Tuesday, 30 November 2010

Numbers, numbers numbers!

I have lots of level 1 contacts but never link with anyone unless I have met them or, as a minimum, had a telephone conversation. And, that call has to leave me thinking, “We have not yet formally met, but they seem okay.”
Because of my LinkedIn and face-to-face seminars I meet hundreds of people, a number of whom request me to connect. This means I have nearly 2000 level 1 contacts. LinkedIn’s definition of a level 1 connection is ‘Your trusted friends and colleagues.’ I can hardly say all these people are trusted in the true sense of the word but if they invited me I can only assume they are happy to allow me to view their network.
With so many level 1’s this results in over 300,000 level 2’s. These are gold dust. They are the ones, we hope, who can be  introduced to me by my level 1 connections. What a big crowd of ‘warm’ prospects.

Thursday, 25 November 2010

Your LinkedIn summary is the meat of your profile

It is  the part that tells YOUR story (i.e. your skill set,
what you have to offer, how people can work with you, etc.)

If you really want to see results using LinkedIn, because quite
frankly you should be when there are 75+ million people you
can connect with, then make sure you don't do it half-heartedly
and put some energy into playing to your highest potential.

1.  Start with your intro paragraph stating who you are, your passions
and your goals.  This doesn't have to be long, but get me interested
in you as an individual; remember, we do business with those
we know, like, and trust.

2.  Create a new paragraph and tell people exactly who you help.
3.  Create a new paragraph and tell people exactly how you help them.
4.  Create a new paragraph and tell people how to contact you.

That's it.  Remember to keep it simple, personal (yes personal, this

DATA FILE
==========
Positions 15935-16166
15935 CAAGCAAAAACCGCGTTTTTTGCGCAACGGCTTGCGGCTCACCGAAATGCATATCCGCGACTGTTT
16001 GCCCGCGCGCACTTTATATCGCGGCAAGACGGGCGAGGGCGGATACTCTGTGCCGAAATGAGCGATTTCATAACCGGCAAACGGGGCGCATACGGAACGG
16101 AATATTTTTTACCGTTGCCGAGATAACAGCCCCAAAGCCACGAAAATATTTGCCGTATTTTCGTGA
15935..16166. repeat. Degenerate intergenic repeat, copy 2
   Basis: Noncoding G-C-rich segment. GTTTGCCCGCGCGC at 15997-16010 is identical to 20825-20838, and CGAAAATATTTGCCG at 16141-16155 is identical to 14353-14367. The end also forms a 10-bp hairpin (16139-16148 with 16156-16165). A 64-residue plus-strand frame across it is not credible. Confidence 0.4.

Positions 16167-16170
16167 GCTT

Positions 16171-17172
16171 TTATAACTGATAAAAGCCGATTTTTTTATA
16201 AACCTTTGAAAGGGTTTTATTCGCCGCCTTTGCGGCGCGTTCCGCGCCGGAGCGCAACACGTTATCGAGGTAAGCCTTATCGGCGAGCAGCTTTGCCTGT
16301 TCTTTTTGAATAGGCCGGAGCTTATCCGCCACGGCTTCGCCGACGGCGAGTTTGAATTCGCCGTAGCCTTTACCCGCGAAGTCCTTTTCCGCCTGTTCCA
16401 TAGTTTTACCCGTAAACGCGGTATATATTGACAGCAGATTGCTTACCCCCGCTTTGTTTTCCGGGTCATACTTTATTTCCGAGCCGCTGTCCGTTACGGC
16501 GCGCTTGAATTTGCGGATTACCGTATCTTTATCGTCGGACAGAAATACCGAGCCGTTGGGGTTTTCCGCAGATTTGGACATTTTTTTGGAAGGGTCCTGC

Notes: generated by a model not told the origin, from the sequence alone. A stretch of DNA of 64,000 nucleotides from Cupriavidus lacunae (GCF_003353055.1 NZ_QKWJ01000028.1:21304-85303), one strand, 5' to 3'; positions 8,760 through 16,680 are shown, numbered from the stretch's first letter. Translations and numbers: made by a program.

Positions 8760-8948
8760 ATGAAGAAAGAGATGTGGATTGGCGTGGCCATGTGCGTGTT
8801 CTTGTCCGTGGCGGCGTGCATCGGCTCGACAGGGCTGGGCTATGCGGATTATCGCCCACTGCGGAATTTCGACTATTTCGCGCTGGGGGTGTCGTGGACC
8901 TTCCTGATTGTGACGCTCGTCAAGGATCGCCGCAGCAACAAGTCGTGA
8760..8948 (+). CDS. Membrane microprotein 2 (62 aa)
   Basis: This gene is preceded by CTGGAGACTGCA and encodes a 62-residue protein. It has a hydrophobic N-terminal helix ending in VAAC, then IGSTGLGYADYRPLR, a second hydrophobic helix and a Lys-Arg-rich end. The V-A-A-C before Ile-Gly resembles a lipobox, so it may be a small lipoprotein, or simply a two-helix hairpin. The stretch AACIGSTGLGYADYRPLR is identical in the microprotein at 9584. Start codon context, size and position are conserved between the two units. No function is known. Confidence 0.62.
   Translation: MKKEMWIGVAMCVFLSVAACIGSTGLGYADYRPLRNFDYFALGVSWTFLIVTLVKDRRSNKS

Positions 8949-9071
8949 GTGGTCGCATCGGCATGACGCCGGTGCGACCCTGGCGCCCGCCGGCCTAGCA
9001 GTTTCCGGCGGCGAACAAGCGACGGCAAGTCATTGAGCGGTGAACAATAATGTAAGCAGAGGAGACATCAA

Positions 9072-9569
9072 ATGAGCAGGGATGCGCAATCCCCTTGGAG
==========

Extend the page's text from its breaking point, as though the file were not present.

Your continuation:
is not a CV or resume... it is a SOCIAL networking site so make it social!)

If you have a number of different projects/businesses
and you work with a variety of individuals then feel free to 
mention those too.

Wednesday, 24 November 2010

“Who’s in control of your business?”

None of us can control the economy nor can we control our competitors.  But we can control and manage our reaction to the state of the nation as it is at any moment in the cycle of business.  On my desk is a plaque which says: “Attitude is everything”. On my favourite sweatshirt it has the same words.  Henry Ford, the car man, has been credited with the following quote (although I’ve heard it attributed to others, it doesn’t matter):  “If you think you can or you think you can’t…you are right”.

As we all know there are good times and not so good times.  There have always been these two sides of the business cycle and my economics-studying son tells me it’s just a fact of life. So when things got tough, did you sit back and wait for the cycle to move? Moan and groan?  Complain? Starve? Or get out and do something about it?

Even now as things begin to get better do you surround yourselves with positive people and talk up the moment.  When people complain to you, you show empathy but how much do you really care? Occasionally you may be secretly pleased, realising you are probably not as badly off as the complainer. Don’t be like these people. Take action and make it happen. If things are slow, you have more time so use it wisely. If you are any good there’s always business about, all it means is you have to work that much harder to find it.  When you start actively networking, do remember there are people in the business community who want your knowledge and skills as much as you want their business. You just have to find them.